Finder Not Keeper

Finder Not Keeper

Mithra Ballesteros For The Perpetual Kid

The shop owner, who raised four sons, sees For the Perpetual Kid as objects an adventurous young soul might have treasured – someone who “who knew [their] way around a pocketknife.”

Renn Kuhnen

When Mithra Ballesteros goes to estate sales, she sees beyond the objects waiting to be picked over.

“In these homes were men and women who kept their possessions and took care of them, who repaired their toasters and pressed their linens,” she says. “They lived very differently from most of us. I decided I wanted to capture and pay tribute to their lives somehow, and so I started saving some of the things that spoke to me.”

What sorts of things speak to her?

She laughs. “I have an unnatural attachment to objects,” says Ballesteros, 54, who lives in Mequon, Wisconsin, just north of Milwaukee. “I’m pretty obsessed with animals; I love brass, I love old books. The other thing I really love is needlepoint.” (Later, she adds puppets to the expanding list.)

Those items and more can be found at Finder Not Keeper, the online shop Ballesteros opened in 2014. The fervent forager sells some of her vintage treasures individually, but the vast majority play roles in imaginative collections. Browsing the site is like thumbing through an interior stylist’s lookbook – which isn’t surprising, considering that Ballesteros worked in the fashion industry before raising her four sons, now ages 18 to 26.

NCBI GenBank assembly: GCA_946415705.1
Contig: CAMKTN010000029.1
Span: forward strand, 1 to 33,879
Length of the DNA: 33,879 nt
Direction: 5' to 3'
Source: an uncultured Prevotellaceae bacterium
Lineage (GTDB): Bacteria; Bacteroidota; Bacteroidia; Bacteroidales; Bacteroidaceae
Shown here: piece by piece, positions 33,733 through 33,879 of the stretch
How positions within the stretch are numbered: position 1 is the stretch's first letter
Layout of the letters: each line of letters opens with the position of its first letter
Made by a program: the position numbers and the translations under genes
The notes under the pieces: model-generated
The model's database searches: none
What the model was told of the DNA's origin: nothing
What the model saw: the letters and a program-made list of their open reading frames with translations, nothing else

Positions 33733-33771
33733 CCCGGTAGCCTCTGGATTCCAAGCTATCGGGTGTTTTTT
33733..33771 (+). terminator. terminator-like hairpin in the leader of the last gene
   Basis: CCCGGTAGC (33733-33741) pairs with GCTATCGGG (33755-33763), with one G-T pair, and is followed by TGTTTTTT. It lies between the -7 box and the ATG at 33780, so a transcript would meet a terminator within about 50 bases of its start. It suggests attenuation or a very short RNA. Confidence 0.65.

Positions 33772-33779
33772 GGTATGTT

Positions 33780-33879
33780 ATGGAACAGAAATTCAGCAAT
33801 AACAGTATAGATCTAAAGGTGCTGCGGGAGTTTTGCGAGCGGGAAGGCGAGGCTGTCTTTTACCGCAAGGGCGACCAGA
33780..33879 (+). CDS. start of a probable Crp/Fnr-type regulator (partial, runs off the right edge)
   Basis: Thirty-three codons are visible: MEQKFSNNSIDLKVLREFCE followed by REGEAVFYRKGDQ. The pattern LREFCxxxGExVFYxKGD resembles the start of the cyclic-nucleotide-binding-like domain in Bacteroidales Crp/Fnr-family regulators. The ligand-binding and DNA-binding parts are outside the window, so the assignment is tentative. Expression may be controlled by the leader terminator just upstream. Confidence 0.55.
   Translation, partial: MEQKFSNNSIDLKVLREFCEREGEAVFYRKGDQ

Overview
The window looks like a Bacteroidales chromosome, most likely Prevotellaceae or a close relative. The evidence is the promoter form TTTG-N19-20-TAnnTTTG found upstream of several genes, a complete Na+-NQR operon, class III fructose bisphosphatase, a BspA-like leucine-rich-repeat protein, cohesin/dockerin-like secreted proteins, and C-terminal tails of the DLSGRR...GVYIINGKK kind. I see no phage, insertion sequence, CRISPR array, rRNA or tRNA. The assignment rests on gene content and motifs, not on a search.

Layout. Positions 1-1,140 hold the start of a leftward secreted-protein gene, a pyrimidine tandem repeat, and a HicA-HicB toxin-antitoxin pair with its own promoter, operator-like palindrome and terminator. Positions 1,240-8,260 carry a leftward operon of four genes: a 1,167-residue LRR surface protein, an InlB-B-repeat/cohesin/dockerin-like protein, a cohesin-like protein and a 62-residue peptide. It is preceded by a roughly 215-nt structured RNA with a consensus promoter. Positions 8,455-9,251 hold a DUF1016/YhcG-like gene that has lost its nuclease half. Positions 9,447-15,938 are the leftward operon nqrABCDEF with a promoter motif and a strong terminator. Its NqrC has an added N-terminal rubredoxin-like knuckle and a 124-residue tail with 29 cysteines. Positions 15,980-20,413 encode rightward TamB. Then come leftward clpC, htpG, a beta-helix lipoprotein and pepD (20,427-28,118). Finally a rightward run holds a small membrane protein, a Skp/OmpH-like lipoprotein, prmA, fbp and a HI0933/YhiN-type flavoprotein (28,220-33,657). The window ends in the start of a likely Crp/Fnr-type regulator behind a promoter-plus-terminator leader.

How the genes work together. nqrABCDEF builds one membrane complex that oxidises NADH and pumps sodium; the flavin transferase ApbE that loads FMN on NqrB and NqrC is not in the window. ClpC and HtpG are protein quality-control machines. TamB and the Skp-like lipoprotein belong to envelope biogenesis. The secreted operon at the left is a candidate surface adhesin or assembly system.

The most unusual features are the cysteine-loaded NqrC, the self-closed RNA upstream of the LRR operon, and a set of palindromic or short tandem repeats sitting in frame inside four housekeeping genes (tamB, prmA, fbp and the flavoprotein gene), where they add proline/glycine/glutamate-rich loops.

“My gift is for merchandising and accessorizing. I could accessorize a tent and make it look great,” she says.

Another talent is telling a good story. In her product descriptions, Ballesteros often includes links to her upbeat blog, the Bubble Joy, where she shares compelling backstories about her findings, sometimes weaving in anecdotes from her own family.

For instance, the collection No Smoking! includes a 1970s poster of a woman enveloped in a cloud of smoke, a Chesterfield cigarette tin, a brass lighter, and William James’ Habit, an 1890 book about habitual behavior. In the description, Ballesteros links to a blog entry that shares her father’s history with smoking, and how she had spotted the poster “at the estate sale of a deceased hippie who was also a hoarder.” The vignette, priced at $475, sold to a woman in Switzerland.

“I have no idea if she’s using it the way I photographed it, but I’m glad it has a home,” says Ballesteros.

To round out collections, the designer scours eBay and Craigslist, but estate sales remain her favorite hunting grounds. “They help me glean information about the owners, which gives me context,” she says. “In my mind, I already have a journey I want to honor. I’ll start with a few things that pique my interest and set them up at home and gradually work on them.”

Her basement, which serves as her workshop and photo studio, is filled with hundreds of finds that will eventually be grouped, photographed, and sold under categories such as “mantel,” “desktop & books,” and “child’s play.” Ballesteros also accepts commissions, creating displays around other people’s mementos.

Although she resolutely parts with her acquisitions (hence the shop’s moniker) she did redecorate her dining room around a walnut and sterling silver bowl she found at an estate sale. An engraving on the bowl reads: “Mr. and Mrs. J. H. Gardener: A token of friendship and esteem from Dr. G. J. Parks.”

“I imagine Dr. Parks must have gone for a visit and this was his hostess gift,” she says. “To me, it signifies a lost time.”

Lost, and then found again.